Benefits professionals have been on a roller-coaster ride since the 2016 presidential election. That ride includes the highs of lofty rhetoric, the lows of as-yet unfulfilled promises, and uncertainty about what may lie around the next curve.
Every now and then, it helps to step off the ride, catch your breath and collect your thoughts. That's why BenefitsPRO takes time each year to ask employers to share their insights on the most important issues they face. Their responses provide a valuable roadmap for brokers as they plan ahead for this fall's abbreviated open enrollment period.
Not surprisingly, the economy is top of mind for the 125 decision-makers who participated this year (see box on pg.18). Overall, employers give the Trump administration low marks for its economic policies. Thirty-seven percent said these policies have had a moderately or extremely negative effect on their business outlook, with 20 percent reporting a moderately or extremely positive impact.
Perhaps the most important takeaway message for brokers is that most employers adjust their benefits spending to economic conditions. Sixty-four percent said their benefits spending is influenced by the economy.
Coping with costs
The rising cost of health care benefits tops the list of concerns, with most citing increased expenses over the previous year:
However, there is good news for brokers among the economic concerns. The overwhelming majority of employers (85 percent) use a benefits broker or agent. Compensation is divided somewhat evenly between commission-based (54 percent) and fee-based (46 percent). Seventy percent of employers said their broker either conducts enrollment or helps them conduct it.
The even better news is that more than 91 percent of respondents have no thoughts of dropping their broker and going it alone. Still, it would be smart to pay attention to the factors that they say would cause them to consider such a bold move:
Timely, actionable communication is more important than ever in today's fast-changing benefits environment. Nine employers in 10 said they are satisfied with the frequency of communication with their broker. How often do they connect?
One potential topic of conversation is the new Department of Labor fiduciary rule and its potential impact. Eighty-three percent of employers said they understand it extremely or moderately well, and the rest said not very well or not at all.
Although many conversations take place about benefits products, technology is an increasingly hot topic. Thirty-six percent of employers consult with their broker multiple times each year about such topics as enrollment, administration and compliance platforms. Another 25 percent do so once a month or more frequently. More than 80 percent of employers are satisfied with the frequency of technology communications with their broker.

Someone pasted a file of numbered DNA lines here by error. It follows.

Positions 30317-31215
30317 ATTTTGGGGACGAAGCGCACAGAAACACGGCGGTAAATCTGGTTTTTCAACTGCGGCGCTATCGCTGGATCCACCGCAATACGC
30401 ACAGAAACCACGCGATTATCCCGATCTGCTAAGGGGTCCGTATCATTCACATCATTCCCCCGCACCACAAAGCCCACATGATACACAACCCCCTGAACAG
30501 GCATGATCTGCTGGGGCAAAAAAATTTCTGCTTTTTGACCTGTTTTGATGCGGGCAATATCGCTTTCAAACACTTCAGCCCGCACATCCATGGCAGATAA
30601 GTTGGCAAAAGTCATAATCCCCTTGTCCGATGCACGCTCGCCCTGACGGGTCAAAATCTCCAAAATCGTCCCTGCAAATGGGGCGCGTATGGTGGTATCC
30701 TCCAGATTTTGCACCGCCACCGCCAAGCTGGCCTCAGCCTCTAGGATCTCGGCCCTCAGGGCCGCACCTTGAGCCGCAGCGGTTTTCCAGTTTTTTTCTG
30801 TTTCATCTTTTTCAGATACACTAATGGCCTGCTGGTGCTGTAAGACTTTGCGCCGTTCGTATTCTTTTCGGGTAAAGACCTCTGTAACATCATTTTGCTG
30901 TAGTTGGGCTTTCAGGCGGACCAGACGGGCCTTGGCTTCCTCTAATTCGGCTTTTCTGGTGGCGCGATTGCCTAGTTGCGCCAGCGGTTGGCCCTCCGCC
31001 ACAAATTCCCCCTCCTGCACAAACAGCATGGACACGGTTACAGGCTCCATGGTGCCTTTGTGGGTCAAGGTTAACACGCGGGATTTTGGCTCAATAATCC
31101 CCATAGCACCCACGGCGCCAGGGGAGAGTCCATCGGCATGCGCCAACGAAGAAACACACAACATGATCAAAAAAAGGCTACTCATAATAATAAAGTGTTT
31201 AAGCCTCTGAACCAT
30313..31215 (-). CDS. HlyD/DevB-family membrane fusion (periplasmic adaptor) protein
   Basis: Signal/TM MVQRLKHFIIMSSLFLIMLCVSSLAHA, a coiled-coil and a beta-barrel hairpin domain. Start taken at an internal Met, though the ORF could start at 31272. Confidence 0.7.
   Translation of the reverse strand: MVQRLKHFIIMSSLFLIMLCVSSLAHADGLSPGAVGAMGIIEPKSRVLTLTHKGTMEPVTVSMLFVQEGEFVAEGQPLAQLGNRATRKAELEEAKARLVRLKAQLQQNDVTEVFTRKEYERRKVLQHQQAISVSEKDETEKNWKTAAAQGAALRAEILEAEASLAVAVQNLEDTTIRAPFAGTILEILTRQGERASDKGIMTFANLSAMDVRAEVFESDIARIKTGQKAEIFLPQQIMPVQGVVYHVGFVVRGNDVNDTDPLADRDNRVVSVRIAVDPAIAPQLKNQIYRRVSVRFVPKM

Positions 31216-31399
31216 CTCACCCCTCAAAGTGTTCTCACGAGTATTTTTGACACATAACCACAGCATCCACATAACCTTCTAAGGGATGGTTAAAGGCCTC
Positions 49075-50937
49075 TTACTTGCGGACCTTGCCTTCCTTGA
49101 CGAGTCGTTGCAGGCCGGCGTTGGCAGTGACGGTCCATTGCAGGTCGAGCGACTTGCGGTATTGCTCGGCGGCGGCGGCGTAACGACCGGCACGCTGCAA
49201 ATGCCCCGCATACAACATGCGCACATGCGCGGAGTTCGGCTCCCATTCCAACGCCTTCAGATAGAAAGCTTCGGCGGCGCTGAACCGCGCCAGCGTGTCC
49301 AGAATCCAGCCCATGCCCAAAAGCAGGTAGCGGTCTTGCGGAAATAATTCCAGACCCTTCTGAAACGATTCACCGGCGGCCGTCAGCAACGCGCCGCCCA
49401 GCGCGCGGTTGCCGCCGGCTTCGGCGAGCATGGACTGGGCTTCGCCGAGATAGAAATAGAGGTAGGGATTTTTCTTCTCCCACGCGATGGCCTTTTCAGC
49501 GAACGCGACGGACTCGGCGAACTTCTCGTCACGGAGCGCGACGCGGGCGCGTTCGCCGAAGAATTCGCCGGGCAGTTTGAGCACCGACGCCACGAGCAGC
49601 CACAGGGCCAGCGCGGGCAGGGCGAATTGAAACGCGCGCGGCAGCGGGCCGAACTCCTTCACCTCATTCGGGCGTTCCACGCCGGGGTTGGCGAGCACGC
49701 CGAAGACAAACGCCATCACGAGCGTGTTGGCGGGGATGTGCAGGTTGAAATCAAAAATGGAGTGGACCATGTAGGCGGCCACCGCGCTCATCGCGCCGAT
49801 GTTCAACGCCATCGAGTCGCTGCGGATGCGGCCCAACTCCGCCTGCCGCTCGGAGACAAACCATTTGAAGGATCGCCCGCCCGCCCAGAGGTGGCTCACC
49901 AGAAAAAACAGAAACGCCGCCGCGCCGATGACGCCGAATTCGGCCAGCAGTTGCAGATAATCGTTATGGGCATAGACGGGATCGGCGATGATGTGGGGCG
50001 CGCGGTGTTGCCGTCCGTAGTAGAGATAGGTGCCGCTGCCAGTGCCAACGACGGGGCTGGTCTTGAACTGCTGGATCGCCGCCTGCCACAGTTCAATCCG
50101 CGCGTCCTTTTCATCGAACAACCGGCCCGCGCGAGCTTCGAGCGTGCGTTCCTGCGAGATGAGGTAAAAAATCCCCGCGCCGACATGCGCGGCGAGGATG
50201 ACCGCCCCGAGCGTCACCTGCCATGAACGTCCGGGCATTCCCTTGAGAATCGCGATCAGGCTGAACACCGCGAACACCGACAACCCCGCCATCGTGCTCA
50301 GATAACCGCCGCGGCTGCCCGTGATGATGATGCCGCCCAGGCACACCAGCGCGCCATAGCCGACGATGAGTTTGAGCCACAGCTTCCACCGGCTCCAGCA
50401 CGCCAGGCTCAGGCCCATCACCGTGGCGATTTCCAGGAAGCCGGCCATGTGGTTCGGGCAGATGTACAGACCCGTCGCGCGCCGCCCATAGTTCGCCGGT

Speaking of technology, nearly every employer said it is essential to his or her business:
Employers seek out a variety of print and online sources for information about health-care reform, led by electronic newsletters from an insurance magazine (66 percent). Not to blow our own horn, but BenefitsPRO.com is the most popular information site, mentioned by 81 percent of employers.
Expanded product offerings
Although many employers are expanding the menu of voluntary benefits, health insurance (including HMOs and PPOs) remains the overwhelming favorite. Eighty percent said their employees consider health insurance their most important benefit. Sixteen percent cited consumer-driven health care options, such as HSAs and HRAs. A majority—60 percent—now offer health savings accounts. About half of employers surveyed said they are used by between 1 percent and 25 percent of their employees.
Not many employers are open to the idea of health insurance exchanges. Forty-four percent have consulted with their broker about an exchange. However, only 13 percent have considered moving their employees onto a public exchange, while 21 percent have considered a private exchange option.
The bottom line for this year's survey is that the vast majority of employers look to their broker as a valued business partner. Brokers who listen to what they have to say, communicate clearly, and deliver practical solutions will be well positioned to build strong relationships during enrollment and look forward to a mutually prosperous 2018.
Meet the respondents
The 125 survey respondents represent a broad cross-section of the benefits industry (although not every participant answered every question). Three-fourths of them are involved in making benefits decisions for their company.